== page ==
Scottish leaders call for same-sex marriage in Northern Ireland
Political leaders in Scotland have joined to call for same-sex marriage to be introduced in Northern Ireland.
First Minister and SNP leader Nicola Sturgeon, Scottish Conservative leader Ruth Davidson, and their Labour, Green and Liberal Democrat counterparts all voiced their support for a law change.
Their calls come ahead of a major gay rights rally in Belfast on Saturday.
Northern Ireland is the only part of the British Isles where same-sex marriage is outlawed.
The issue has long been a divisive one, with attempts to introduce it having been blocked by the largest party in the Northern Ireland Assembly, the Democratic Unionist Party (DUP).
The party rejects claims that it is homophobic, and has said it is protecting the "traditional" definition of marriage.
The matter has become a sticking point in talks between the DUP and Sinn Féin aimed at restoring power-sharing at Stormont.
Earlier this week, celebrities, including actor Liam Neeson and TV presenter Graham Norton, added their backing to the same-sex marriage campaign.
A bill to allow same-sex marriages in Scotland was overwhelmingly approved by the region's parliament in 2014, and the heads of its five main parties have now said the same measure should be introduced in Northern Ireland.
Ms Sturgeon said she was proud to have supported same-sex marriage in Scotland and was "thrilled to see the positive reaction" to it.
"The debate over equal marriage in Scotland did more than just simply allow people to marry," she said.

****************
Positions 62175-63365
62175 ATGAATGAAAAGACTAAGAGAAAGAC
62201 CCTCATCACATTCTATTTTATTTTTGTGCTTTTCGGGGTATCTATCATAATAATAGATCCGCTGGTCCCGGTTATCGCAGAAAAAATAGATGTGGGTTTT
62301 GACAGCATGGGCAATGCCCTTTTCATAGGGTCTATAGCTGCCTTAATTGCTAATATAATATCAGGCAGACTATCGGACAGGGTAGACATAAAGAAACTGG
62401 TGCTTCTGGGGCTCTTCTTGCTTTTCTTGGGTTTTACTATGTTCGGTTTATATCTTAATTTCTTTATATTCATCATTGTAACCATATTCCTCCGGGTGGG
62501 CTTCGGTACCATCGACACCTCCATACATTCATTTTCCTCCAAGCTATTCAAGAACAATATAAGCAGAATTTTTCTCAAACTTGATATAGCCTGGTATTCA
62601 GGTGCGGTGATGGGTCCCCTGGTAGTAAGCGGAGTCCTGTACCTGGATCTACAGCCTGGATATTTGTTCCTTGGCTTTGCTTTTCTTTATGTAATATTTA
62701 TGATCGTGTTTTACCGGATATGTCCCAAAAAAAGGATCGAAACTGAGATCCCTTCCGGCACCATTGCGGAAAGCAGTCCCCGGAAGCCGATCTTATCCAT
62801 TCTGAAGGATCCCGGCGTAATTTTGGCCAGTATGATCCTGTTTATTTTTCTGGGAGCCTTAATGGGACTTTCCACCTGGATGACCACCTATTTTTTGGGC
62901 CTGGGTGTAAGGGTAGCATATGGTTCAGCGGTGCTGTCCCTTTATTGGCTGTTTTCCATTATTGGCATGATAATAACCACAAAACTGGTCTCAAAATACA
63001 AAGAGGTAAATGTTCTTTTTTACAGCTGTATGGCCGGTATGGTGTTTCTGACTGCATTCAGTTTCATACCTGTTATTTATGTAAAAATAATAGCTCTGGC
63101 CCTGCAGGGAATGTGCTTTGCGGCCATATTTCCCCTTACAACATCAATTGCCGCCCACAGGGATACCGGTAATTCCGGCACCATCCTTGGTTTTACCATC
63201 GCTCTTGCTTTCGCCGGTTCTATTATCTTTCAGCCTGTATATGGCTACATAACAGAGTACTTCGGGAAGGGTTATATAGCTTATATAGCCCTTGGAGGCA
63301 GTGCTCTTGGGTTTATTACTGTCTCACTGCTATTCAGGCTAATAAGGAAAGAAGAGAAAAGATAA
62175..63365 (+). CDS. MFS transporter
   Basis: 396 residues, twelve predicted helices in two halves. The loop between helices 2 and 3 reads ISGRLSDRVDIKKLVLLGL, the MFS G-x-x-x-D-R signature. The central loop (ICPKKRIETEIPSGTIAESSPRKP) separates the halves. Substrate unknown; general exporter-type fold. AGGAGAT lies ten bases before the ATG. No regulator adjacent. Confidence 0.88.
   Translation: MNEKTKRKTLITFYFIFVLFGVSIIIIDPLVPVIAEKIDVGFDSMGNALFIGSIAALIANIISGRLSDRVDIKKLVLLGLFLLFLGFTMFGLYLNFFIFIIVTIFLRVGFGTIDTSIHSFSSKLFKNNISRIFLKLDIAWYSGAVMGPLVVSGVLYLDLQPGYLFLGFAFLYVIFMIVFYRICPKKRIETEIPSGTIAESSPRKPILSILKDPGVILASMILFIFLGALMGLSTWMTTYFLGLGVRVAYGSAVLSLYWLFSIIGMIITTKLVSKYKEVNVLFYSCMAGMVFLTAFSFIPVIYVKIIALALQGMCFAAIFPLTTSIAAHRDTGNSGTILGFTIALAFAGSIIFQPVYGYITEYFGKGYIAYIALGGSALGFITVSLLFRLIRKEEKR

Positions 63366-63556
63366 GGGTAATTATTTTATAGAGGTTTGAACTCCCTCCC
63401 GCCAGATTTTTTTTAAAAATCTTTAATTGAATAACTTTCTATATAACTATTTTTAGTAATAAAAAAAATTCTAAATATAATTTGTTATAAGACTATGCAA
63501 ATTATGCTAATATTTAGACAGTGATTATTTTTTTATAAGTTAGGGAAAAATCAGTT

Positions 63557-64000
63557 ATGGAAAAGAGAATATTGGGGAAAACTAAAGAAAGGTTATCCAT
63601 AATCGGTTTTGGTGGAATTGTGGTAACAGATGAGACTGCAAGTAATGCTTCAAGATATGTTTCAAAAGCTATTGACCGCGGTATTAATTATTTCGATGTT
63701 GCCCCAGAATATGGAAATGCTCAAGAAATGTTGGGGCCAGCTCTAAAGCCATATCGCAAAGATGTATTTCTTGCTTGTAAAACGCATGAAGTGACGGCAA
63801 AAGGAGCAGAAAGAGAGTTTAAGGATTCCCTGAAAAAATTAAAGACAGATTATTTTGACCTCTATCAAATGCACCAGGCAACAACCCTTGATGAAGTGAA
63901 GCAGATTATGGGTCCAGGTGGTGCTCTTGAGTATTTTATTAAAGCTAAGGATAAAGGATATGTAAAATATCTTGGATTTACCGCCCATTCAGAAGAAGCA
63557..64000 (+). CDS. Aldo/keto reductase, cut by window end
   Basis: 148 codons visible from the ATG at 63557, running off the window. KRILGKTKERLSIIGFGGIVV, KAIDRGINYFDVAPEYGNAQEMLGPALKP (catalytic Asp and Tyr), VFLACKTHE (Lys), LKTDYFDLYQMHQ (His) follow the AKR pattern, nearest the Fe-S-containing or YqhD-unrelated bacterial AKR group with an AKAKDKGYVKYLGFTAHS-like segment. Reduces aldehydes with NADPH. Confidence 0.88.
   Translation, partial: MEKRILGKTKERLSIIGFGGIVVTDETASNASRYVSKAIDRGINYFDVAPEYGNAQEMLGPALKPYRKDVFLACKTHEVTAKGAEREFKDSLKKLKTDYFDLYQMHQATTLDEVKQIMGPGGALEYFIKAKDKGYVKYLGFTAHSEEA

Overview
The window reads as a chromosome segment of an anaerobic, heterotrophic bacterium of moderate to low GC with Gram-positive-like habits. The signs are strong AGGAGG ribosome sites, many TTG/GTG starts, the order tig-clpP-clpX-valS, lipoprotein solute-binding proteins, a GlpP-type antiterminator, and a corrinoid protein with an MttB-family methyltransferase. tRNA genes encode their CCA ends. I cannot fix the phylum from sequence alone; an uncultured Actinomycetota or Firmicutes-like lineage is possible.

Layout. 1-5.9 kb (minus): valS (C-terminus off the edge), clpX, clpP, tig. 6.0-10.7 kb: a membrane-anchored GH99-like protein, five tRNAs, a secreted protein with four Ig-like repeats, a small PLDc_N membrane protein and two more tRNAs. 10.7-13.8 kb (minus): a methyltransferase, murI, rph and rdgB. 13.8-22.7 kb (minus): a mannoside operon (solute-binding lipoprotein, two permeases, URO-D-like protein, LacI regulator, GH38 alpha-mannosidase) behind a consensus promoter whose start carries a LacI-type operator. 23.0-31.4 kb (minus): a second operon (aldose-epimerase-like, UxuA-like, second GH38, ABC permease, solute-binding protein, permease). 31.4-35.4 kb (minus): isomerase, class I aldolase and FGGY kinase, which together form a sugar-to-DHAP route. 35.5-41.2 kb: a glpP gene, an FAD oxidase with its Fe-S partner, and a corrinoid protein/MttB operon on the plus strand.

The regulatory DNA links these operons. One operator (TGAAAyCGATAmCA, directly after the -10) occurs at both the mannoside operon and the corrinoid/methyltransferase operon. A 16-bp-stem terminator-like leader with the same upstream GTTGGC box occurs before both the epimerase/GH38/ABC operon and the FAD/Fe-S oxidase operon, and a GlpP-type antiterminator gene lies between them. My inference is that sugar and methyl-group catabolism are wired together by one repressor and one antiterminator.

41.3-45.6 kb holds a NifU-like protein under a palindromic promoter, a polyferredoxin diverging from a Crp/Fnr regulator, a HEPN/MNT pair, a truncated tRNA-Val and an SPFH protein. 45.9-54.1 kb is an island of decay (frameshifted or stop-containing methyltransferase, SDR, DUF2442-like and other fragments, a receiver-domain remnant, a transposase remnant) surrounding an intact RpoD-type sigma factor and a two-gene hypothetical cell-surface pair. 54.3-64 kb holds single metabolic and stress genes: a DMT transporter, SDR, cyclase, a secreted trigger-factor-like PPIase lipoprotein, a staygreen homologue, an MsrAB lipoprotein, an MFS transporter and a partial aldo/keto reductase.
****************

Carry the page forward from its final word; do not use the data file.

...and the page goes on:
"It also helped to challenge negative attitudes that still exist today in our society towards LGBTI people and show, quite simply, that same-sex couples are just as valued as opposite sex couples."
'Conduct debate courteously'
Ms Davidson said she was "optimistic this is a battle that can be won".
"Equal marriage isn't about one religion or country or community - it's much simpler than that," the Scottish Tory leader said.
"At its heart, equal marriage is about the people of Northern Ireland being afforded the same rights as everybody else.
"Change is coming. And it's a change for the better."
Scottish Labour leader Kezia Dugdale said that the legalisation of same-sex marriage in Scotland, England, Wales and the Republic of Ireland has been "liberating and encouraging".
The debate on the matter in Northern Ireland should be "conducted courteously", Ms Dugdale said, adding: "It's time for LGBT people across the whole of the UK to enjoy the right to marry who they want."
Patrick Harvie, the co-convener of the Scottish Green Party, said gay rights campaigners would not "accept that the prejudice of the DUP will never be overcome".
Scottish Liberal Democrat leader Willie Rennie said the "world has not collapsed" since gay marriages first took place in Scotland.
The leaders' statements were released by the human rights organisation Amnesty International, which is campaigning for gay rights in Northern Ireland.